Still, with the status quo between server and client changing, the client does become a natural place to solve various existing problems faced by app developers—such as connectivity, responsiveness, and device proliferation. And whilst we’re doing that, why not abstract the server side so much that we only need to call it as a remote service?

This is where BaaS comes in.

BaaS not only makes app development more efficient, but it can also help us to attack the problems that server-side bias has introduced. It is possible, for example, to bake features into BaaS that ease the transition between a connected and unconnected device, providing graceful fallbacks when the network goes down. To what extent such features are implemented depends on the specific BaaS framework.

Beyond BaaS

The ideas behind BaaS don’t stop at providing a backend as a service. Related movements seek to push BaaS to the limit. Offline First, for example, champions the notion of native connectivity handling, with apps designed to be resilient from the outset, not handling network connection problems only as an afterthought. Similarly, the noBackend philosophy extols the virtues of minimising server-side components. Whilst recognising that servers cannot be replaced entirely, adherents to this philosophy advocate condensing existing APIs down to a minimal generic set of services—much like the unix philosophy, but for the cloud and designed from the needs of applications developers backwards, and not from the backend technology forward.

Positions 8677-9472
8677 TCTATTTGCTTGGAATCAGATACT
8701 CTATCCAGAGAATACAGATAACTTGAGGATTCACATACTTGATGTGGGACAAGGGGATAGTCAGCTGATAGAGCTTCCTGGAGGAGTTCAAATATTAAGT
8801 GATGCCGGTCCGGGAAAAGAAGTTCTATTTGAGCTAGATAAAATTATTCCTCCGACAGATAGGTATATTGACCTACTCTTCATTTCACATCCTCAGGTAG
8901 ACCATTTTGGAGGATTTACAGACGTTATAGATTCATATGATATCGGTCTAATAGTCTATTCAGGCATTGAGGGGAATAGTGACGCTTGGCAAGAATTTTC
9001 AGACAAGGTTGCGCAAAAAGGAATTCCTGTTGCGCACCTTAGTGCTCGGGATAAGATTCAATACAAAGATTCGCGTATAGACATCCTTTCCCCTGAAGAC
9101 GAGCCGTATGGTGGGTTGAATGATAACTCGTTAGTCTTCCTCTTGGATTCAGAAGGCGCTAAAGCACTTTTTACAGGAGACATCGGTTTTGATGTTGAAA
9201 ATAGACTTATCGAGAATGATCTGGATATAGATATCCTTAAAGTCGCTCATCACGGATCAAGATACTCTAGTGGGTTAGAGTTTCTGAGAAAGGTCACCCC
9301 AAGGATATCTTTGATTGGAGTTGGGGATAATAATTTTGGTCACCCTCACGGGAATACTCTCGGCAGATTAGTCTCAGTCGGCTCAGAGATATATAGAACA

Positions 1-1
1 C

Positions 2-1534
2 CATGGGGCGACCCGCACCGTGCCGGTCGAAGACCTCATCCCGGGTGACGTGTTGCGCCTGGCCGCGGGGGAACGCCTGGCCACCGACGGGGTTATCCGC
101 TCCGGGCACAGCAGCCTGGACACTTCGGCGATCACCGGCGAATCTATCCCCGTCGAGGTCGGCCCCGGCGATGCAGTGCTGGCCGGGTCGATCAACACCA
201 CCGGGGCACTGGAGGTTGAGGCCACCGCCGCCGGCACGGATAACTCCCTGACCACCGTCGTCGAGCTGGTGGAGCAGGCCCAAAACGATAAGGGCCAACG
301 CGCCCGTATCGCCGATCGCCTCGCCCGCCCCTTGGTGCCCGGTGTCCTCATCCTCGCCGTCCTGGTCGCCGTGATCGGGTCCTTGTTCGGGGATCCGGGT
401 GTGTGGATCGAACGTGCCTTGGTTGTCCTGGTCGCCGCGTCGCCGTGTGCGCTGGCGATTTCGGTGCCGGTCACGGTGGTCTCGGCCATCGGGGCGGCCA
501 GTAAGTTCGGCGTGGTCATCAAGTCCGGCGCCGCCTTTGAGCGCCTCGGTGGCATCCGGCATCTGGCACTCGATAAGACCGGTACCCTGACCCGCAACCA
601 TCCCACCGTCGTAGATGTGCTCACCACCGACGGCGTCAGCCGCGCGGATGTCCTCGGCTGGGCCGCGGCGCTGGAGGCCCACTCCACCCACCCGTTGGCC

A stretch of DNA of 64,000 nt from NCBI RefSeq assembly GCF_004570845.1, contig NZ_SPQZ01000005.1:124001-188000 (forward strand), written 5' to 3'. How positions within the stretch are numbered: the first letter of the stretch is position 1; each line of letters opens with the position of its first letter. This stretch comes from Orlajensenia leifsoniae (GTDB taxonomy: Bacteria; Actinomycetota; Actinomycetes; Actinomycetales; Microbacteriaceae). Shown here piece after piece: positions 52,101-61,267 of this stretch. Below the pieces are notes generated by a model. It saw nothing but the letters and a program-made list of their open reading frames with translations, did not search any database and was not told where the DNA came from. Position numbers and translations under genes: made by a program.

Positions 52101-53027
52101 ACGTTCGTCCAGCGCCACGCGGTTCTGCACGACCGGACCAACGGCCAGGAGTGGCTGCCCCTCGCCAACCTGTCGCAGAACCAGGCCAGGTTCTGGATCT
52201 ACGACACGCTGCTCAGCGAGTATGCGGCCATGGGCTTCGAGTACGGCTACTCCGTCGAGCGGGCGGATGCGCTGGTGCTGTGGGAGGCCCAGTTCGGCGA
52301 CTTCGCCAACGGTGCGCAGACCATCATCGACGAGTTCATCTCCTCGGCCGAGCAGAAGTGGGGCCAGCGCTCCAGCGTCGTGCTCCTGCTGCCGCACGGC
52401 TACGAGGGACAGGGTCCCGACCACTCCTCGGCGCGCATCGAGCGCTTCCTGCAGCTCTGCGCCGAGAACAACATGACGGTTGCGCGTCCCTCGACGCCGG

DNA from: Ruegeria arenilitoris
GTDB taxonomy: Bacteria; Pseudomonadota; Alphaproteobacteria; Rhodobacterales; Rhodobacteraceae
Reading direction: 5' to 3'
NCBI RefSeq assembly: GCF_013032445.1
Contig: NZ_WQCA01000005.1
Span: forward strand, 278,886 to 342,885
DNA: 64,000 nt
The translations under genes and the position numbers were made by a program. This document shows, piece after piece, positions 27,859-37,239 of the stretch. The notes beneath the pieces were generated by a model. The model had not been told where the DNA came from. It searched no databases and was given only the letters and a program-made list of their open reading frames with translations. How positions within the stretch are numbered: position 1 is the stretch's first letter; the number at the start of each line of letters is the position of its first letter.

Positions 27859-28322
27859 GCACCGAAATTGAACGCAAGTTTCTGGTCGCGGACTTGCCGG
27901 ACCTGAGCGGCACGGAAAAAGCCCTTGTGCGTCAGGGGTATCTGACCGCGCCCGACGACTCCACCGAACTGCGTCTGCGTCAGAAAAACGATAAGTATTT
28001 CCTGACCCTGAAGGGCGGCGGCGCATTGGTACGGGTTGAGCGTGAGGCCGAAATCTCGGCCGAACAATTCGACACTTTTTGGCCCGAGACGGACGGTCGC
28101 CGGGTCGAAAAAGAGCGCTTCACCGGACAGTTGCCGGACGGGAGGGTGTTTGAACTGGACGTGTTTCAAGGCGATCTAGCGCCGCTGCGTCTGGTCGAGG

Incorporating a unix philosophy for the cloud means that through BaaS you can deliver a Service-Oriented Architecture (SOA), where network-based services used by a client are isolated and made as reusable as possible. Using an SOA has advantages such as helping to combat the problems introduced by device proliferation, by promoting usability of individual services across a wide-range of devices. It also makes your whole product easier to document and easier to understand. This helps to get new engineers up to speed. Such code is less likely to rot and more likely to be reusable in future products.


BaaS is a natural extension of existing cloud service models, though unless you roll your own framework on an existing PaaS you will find significant vendor lock-in. Either way, BaaS allows app developers to roll an app more efficiently and in a way that works with modern development approaches like Offline First and noBackend. Moreover, when you modularise your apps, you’re able to reuse components in new products, making the development investment really pay off.

Have you used or installed a BaaS framework? Perhaps you even develop a BaaS framework and want to share your insights? Well, please let us know in the comments, because we’d love to hear from you!

About Noah Slater

Noah Slater is a Briton in Berlin who’s been involved with open source since 1999. They’ve contributed to Debian, GNU, and the Free Software Foundation. They currently serve as a member of the Apache Software Foundation. Their principal project is Apache CouchDB, the document database that kicked off the NoSQL movement. They also help out in the Apache Incubator, where they mentor new projects in the ways of community and open source.